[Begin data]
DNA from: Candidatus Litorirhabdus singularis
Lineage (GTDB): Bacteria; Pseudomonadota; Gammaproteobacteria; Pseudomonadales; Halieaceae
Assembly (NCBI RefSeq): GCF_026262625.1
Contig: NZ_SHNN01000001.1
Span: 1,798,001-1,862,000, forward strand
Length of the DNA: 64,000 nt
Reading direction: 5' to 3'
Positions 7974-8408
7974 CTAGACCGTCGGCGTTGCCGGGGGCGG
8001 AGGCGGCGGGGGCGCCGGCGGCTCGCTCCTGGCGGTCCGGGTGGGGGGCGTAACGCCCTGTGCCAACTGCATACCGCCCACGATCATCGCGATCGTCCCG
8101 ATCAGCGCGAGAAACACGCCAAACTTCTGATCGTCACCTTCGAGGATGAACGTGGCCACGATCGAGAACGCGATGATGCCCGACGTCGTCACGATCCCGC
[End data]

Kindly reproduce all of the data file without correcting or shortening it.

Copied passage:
DNA from: Candidatus Litorirhabdus singularis
Lineage (GTDB): Bacteria; Pseudomonadota; Gammaproteobacteria; Pseudomonadales; Halieaceae
Assembly (NCBI RefSeq): GCF_026262625.1
Contig: NZ_SHNN01000001.1
Span: 1,798,001-1,862,000, forward strand
Length of the DNA: 64,000 nt
Reading direction: 5' to 3'
Positions 7974-8408
7974 CTAGACCGTCGGCGTTGCCGGGGGCGG
8001 AGGCGGCGGGGGCGCCGGCGGCTCGCTCCTGGCGGTCCGGGTGGGGGGCGTAACGCCCTGTGCCAACTGCATACCGCCCACGATCATCGCGATCGTCCCG
8101 ATCAGCGCGAGAAACACGCCAAACTTCTGATCGTCACCTTCGAGGATGAACGTGGCCACGATCGAGAACGCGATGATGCCCGACGTCGTCACGATCCCGC